4. The Grungy Information

Here's where I go into an unbelievably pedantic description of the system details. Enjoy.

4.1 The XML Bits

The data is stored into XML files accordingly:

At first glance, XML looks a lot like HTML, but it's a bit more unforgiving of errors than HTML is. Every opening tag (like '<show>') *must* have a closing tag. If you want to have an empty tag (like '<sep></sep>'), you can abbreviate it by putting the slash before the closing bracket ('<sep/>'). I won't go majorly into XML here - you can do a search for `XML' at Yahoo! or Google and get some good tutorials. If you know what a DTD is, the mtg.dtd file will describe the format pretty well - it's accurate for the most part.

The major tags we use are:

5. Version Control

I setup CVS as version control on the entire contents of the website. I did this for two reasons. The first is for backup purposes. Although I have all the faith in the world that MIT will manage to not blow away the entire MTG locker in a fit of pique, if they did do that accidentally we'd be really, really sad. So, keeping a mirror of the entire locker somewhere is a good idea.

The second reason is for change tracking. If you make a mistake and need to go back to what the website looked like a couple of days ago, you can do that (provided you're keeping up on commits to CVS).

Right now, the CVS repository is stored on an external computer owned by me, Stephen Peters, long-time Guild member. This should probably be switched to something like myfairlady.mit.edu, but I actually trust that machine far less than I trust my own, so I've set up this situation.

For security, the only way to access that external CVS repository is through SSH public-key encryption. To setup your own public key, look for information on the `ssh-keygen' program. Once you've set up the public key, it will be in your .ssh/id_dsa.pub file or something similar; email it to portnoy@alum.mit.edu and he'll make sure that you can use it to get repository access. Also, look for info on `ssh-add' to find easy ways to add the SSH key to your session so you don't have to continually type in your password. Oh, and don't forget to set the CVS_RSH environment variable to ``ssh'' or it won't work.

Updates are pretty easy. You can find lots of CVS tutorials on the web, but the commands you'll probably care most about are `cvs add', for adding a new file or directory to the repository, and `cvs commit', for committing everything you've modified.

Before you ask, yes, I thought about using Subversion. The problem with Subversion is that it uses lots of disk space to stash the unedited versions of the files that have been checked out, and with Athena quota constraints that's just not acceptable. One interesting possibility would be SVK, but that has its own problems.

6. What the Heck Were You Thinking?

A socratic dialogue on why this stuff was created this way in the first place.

So, why all this XML stuff? HTML not good enough for you?

In a word, no. The web page design involves lots of information repeatedly shown on lots of different pages, so a straightforward HTML solution would have resulted in editing dozens of pages every time the show information changed. Some of this could have been fixed with clever applications of Server-Side Includes (which, by the way, wasn't implemented on MIT's website when I started all this), but there would still have been things that would be very difficult - like making sure that the show information got properly copied over to the ticket reservations form, for example. The more places you have to type in information, the more likely it is that you'll miss something. So, whenever possible, changes are put in one place, and then copied everywhere.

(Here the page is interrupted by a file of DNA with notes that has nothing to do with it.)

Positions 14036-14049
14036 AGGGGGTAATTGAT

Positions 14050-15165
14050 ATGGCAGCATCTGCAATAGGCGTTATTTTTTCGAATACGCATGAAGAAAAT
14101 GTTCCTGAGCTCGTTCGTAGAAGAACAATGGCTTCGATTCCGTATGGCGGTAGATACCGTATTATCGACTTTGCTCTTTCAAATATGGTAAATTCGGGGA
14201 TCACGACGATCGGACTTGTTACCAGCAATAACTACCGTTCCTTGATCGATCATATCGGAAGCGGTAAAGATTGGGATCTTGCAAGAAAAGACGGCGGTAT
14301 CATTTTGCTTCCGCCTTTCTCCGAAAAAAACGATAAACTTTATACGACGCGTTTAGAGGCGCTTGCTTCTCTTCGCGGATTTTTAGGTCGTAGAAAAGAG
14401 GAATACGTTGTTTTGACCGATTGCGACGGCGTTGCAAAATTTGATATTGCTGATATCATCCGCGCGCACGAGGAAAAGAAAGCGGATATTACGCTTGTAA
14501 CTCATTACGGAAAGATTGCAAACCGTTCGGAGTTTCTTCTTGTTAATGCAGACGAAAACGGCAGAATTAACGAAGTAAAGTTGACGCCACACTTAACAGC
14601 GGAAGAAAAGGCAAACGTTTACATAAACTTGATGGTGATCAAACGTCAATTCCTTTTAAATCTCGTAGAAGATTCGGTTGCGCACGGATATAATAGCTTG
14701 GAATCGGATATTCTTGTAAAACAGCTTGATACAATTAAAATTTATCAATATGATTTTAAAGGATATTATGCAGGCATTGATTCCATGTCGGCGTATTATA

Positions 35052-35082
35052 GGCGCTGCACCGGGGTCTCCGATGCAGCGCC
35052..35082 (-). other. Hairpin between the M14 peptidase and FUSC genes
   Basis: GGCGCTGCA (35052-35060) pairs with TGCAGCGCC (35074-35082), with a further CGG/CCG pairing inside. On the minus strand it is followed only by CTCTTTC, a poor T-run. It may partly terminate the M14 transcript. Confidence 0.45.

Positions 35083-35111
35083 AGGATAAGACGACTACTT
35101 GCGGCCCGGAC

Well, we could go the other way. Build our own server, and store everything in databases that are easier to edit than these XML files.

Sure. And then someone has to maintain that server. Right now MIT does it for us, and that's actually a big win.

Grrr. I really hate XML files.

Which is too bad, because I think they kind of have a crush on you.

Really? Well, that's flattering. OK, I can make my peace with them. But what about the annoying behavior of the reservations and interest forms? I mean, really, the entire ``type in a form, and it creates an email message?'' Surely there's something we can do about that!

Stop calling me Shirley. But no, this is the way that MIT allows us to have access to user-submitted data. Anything more intricate, and we're talking the build-your-own-server thing again. If MIT ever gives us access to something better than cgiemail, we should look at it. But right now, nuh-uh.

Hey, it doesn't work on this Athena workstation I'm using!

That's possible. I do most of my testing logged into the ``dialup'' servers, so I may have missed some details of the workstation environment. If you find something odd, I'll be glad to figure out how to make it work, but you might also try editing the Makefile yourself to load in whatever feature you need.

Whoa. I just looked at this LATEX handling code. What the heck is going on here?

Well, it's kind of interesting. What I do is take the LATEX file, and first turn it into a PDF using pdflatex. Then, I run it through latex2html to turn it into a .htm (HTML) file. That gets turned into XHTML (.xml extension) using tidy, which I then can plug into the website so that it looks nice and pretty.

But...but...that's insane!

Thank you.

It's not a compliment.

Neither are ugly pages that don't fit in with the look and feel of the rest of the site.

About this document ...

Converted using latex2html


Performances will be in
La Sala De Puerto Rico

September 1, 2, 7-9, & 14-16, 2017 at 8 PM, and September 3, 2017 at 2 PM

Tickets are
$6 - MIT and Wellesley students
$10 - MIT faculty, staff, and community; all other students; seniors and children
$15 - General public

Discounts available for groups of 10 or more people.

Production Staff and Cast